Just Lucky – Melanie Florence

Lucky is 15 and lives with her grandparents. Her best friend, Ryan, is literally the boy next door. When her grandfather dies, Lucky does her best to take over the role of caring for her grandmother, who has Alzheimer’s. An accident brings the attention of the authorities to their home situation, resulting in Lucky being placed in foster care.

A series of foster placements take her away from the familiarity of what used to be her life. Some placements are weird, some are okay and some are downright creepy. None of them are home. All the while, Lucky holds out hope that soon she and her grandmother will be able to return to their own home.

Although the publisher’s website states the target audience for this book is 13 to 18 years, the writing style felt more suitable for younger readers, with the exception of some swearing. This made me think this was a Hi-Lo book, although I cannot find any information to support this assumption. This was a short book with over sixty very short chapters, and a quick read. I didn’t have any problems with the overall story but I wanted it to be fleshed out more.

While I was told what was happening I never got beyond the idea that I was reading a series of, ‘this happened, then that happened, this person said this, then that happened’. There weren’t many expressed emotions, other than some tears (after which I was consistently told that Lucky wasn’t a crier) and the fact that almost every time Lucky encountered confrontation she resorted to physical violence, even though there was no indication she had ever behaved that way before.

I stand by my previous reviews where I’ve said we need more books about foster care. While I loved that this book talked about foster care and did explore a few of the different types of homes foster kids are placed in, I felt there were some missed opportunities as well.

I’ve read a few books recently that have included so many young adult social issues that it began to feel like I was reading social issue soup and this book felt like that too. Although plenty of boxes have been checked (most are included in my content warnings) it felt like their existence was only acknowledged in Lucky’s story rather than adequately dealt with.

Lucky is Indigenous; her grandparents are Cree. While bannock is mentioned (which I definitely need to try for myself) and Lucky experiences racism based on her heritage, this was pretty much the extent of its inclusion in this book. The author also has Cree heritage and I would have loved to have learned more about this.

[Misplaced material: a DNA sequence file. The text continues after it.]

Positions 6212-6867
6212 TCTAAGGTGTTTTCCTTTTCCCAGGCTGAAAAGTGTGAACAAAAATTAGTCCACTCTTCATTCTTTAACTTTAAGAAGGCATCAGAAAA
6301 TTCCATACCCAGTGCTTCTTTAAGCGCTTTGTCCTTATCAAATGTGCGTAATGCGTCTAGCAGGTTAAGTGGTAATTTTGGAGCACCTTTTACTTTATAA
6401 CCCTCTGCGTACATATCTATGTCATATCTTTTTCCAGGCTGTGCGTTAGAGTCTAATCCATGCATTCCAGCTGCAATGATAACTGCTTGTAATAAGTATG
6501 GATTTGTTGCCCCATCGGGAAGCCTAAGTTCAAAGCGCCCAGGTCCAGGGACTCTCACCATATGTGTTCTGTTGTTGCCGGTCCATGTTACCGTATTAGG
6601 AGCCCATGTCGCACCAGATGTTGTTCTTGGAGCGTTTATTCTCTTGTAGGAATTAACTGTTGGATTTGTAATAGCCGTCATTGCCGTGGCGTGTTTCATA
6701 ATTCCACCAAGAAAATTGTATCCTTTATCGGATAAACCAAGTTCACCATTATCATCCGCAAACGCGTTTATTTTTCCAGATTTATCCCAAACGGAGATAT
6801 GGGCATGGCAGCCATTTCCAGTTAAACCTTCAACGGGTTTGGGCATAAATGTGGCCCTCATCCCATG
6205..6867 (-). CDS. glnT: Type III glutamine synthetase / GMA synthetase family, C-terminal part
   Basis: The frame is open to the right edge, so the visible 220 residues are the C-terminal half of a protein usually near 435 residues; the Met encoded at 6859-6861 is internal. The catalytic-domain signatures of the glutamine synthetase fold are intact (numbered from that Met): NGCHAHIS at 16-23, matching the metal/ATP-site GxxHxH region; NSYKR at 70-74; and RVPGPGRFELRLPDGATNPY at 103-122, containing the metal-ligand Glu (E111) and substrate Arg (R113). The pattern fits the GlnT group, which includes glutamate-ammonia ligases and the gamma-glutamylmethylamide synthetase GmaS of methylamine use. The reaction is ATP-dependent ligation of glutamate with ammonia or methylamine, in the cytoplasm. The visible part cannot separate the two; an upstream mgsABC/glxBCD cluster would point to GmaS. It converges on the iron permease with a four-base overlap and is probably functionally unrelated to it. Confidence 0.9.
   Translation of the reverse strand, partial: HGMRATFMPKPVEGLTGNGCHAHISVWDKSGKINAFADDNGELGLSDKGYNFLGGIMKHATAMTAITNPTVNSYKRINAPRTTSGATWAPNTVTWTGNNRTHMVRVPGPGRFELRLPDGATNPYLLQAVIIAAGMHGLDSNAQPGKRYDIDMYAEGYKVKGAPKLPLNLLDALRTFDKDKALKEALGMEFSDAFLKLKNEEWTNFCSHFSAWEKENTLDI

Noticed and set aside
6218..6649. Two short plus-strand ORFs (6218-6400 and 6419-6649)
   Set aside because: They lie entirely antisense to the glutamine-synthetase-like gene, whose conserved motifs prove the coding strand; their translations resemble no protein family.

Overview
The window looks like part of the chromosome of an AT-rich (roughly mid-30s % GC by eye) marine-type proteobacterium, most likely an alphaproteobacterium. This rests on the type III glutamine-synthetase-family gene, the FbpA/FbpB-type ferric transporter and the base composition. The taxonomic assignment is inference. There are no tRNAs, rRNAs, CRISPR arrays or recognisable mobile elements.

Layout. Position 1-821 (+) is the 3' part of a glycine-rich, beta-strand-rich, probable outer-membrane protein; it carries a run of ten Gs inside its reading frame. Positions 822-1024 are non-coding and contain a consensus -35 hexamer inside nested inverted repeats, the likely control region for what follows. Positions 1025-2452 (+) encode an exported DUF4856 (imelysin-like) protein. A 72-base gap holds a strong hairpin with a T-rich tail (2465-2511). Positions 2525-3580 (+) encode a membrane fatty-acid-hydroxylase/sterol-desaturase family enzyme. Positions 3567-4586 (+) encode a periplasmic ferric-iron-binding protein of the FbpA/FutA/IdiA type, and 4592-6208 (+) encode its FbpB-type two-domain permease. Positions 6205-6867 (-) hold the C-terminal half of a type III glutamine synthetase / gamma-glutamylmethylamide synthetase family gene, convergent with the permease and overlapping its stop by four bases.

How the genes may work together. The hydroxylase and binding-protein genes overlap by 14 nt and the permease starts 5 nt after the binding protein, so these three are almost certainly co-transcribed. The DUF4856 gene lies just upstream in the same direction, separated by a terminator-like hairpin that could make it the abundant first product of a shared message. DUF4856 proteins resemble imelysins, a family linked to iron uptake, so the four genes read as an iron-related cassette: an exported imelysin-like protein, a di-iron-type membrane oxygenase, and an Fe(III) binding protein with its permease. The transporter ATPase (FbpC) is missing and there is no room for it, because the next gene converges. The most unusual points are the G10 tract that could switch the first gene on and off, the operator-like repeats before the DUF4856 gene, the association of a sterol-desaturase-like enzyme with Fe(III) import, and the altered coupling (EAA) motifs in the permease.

There were gaps in the story that I filled in myself. For example, Lucky’s best friend comes out to his conservative religious parents, his father beats him up because of it, Lucky’s grandmother confronts his parents and comes back to the house with some of his belongings, saying he’ll be staying with them for a few days. Then there’s no follow up, except a couple of years later he’s mentioning his aunt and uncle, yet we’re never told that he moved in with them. I made up scenarios of when and how that went down myself.

The descriptions were quite repetitive. While there were a few more that I’m not mentioning here, food smelt “heavenly” four times and something was “amazing” nineteen times. If this is a Hi-Lo book the repetition makes sense. If it’s not, I have a problem with it. Because I don’t know for sure, I’m currently sitting on the fence about it.

Content warnings include abandonment, bullying, drug addiction, foster care, gambling addiction, homophobia, neglect, physical abuse, racism, attempted sexual assault and slut shaming (I hate that phrase but couldn’t think of a better, less offensive one).

Thank you so much to NetGalley and Second Story Press for the opportunity to read this book.

Rating: 3 out of 5.

Once Upon a Blurb

Fifteen-year-old Lucky loves her grandparents. True, her grandmother forgets things, like turning the stove off, or Lucky’s name, but her grandfather takes such good care of them that Lucky doesn’t realise how bad things are … until she loses her grandfather and is left caring for her grandmother on her own. When her grandma sets the kitchen on fire, Lucky can’t hide what’s happening any longer, and she is sent into foster care. She quickly learns that some families are okay, and some aren’t. And some really, really aren’t. None of them feel like home. And they’re certainly not family.

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